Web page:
For anyone interested in 3D audio and a more "Immersive" sound experience, the BBC have been experimenting with Binaural 3D sound recording at the Proms this year.
Grab your headphones and listen to the results over at the BBC Proms website here. (Due to licensing the content may well be restricted in some regions)
Here's what they say about the event:
If quality of sound is important to you when listening to classical music, you may be interested in this experiment we’ve been doing at the 2016 Proms. Enhance your headphone listening experience with these immersive audio clips and read more about the trial below.
BBC Research & Development has rigged an additional microphone array at the Royal Albert Hall this season and is using it to record three-dimensional sound. Using new audio processing and production techniques the research team has used this new mic array (and the existing complement of Radio 3 microphones) to create binaural mixes of some wonderful Proms performances.
The shape of the human head, shoulders and ears informs how we perceive sound and binaural processing emulates that effect to create a 3D audio sensation for headphone listeners. The effects vary between listeners but we hope you'll get a sense of height and width in the music, with the Royal Albert Hall acoustic surrounding you. You might even hear the sounds as though they are outside your head, much like actually being at the Proms.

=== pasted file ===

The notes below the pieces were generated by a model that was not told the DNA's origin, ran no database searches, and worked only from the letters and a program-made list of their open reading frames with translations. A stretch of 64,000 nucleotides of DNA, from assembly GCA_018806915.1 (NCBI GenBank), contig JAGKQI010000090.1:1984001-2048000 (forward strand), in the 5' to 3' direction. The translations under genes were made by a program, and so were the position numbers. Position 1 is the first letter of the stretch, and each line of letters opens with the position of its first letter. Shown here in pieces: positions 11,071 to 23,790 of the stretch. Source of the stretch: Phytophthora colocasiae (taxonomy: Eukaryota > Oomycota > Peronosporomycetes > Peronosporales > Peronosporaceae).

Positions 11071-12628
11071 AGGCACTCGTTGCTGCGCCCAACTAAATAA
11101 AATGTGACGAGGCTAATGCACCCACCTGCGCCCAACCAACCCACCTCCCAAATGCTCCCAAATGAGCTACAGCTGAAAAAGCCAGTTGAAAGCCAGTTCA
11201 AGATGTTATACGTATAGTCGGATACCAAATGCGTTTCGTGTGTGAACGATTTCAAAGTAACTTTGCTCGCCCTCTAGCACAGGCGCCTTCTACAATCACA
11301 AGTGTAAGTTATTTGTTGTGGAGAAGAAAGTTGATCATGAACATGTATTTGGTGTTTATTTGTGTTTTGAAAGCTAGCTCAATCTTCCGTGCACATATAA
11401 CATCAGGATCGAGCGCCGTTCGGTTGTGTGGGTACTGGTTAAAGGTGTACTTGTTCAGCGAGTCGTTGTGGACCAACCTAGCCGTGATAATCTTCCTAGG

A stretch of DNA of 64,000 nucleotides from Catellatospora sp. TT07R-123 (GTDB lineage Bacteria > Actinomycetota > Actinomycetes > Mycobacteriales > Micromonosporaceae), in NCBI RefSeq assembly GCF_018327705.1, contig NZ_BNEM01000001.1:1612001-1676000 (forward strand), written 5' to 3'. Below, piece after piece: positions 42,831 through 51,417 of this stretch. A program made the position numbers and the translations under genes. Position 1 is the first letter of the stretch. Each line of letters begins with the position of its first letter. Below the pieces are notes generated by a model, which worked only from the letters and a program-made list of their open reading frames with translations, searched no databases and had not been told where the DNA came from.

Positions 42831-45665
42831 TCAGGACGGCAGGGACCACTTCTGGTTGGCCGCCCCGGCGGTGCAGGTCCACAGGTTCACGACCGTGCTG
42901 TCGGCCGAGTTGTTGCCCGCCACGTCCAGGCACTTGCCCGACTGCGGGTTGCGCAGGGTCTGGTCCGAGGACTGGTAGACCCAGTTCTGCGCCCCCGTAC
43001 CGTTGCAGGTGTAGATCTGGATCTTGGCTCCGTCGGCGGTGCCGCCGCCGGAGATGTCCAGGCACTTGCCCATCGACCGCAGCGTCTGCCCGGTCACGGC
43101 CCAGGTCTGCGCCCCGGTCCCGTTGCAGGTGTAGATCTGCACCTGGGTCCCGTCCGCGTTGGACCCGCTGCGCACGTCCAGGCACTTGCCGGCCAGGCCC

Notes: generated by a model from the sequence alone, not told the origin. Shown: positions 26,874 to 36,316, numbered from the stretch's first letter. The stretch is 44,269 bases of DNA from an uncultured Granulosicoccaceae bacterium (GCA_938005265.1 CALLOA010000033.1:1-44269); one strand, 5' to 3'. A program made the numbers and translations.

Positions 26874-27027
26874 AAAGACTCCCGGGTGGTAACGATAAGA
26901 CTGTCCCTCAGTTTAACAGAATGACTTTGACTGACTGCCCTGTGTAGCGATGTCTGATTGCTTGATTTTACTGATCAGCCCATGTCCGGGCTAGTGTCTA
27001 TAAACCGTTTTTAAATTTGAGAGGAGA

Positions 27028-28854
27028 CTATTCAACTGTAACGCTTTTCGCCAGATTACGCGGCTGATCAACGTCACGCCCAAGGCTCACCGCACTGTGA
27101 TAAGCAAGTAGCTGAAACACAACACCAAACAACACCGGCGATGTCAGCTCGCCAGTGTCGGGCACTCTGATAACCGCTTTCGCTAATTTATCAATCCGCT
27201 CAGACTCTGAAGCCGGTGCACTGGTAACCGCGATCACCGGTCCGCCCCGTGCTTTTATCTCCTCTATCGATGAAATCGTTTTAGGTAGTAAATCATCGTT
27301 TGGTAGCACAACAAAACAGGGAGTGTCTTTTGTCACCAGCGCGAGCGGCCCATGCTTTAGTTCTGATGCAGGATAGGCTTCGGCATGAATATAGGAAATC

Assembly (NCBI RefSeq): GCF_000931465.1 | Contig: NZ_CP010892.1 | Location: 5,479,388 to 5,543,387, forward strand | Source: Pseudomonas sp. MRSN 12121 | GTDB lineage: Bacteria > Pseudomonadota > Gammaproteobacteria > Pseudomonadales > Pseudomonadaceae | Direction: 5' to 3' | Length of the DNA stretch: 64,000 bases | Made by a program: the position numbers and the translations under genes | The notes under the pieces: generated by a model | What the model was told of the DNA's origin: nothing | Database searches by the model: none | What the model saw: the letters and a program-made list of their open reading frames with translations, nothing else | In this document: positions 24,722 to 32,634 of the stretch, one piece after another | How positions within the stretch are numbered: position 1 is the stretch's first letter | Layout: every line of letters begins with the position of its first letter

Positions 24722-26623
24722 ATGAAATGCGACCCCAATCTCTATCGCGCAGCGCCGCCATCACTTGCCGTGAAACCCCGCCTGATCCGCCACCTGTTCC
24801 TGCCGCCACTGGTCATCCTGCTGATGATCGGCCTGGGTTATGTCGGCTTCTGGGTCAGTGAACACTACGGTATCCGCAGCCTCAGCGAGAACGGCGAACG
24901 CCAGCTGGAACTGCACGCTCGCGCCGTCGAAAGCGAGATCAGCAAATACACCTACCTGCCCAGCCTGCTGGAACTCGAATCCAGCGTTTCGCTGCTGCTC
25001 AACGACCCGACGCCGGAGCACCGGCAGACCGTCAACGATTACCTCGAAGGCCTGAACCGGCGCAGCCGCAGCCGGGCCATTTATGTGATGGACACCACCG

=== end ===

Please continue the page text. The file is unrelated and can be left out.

The 3D microphone array used to produce binaural sound from the Royal Albert Hall.
Read more about the binaural mixing process here and more about BBC R&D's work on binaural broadcasting here.
How to listen
The results from the trial are at the top of the page, where you can listen to our selection of experimental binaural recordings from this year's Proms.
Use your normal headphones or in-ears but make sure you wear them correctly for the binaural effect to work properly - with the left earphone on your left ear and the right earphone on your right ear.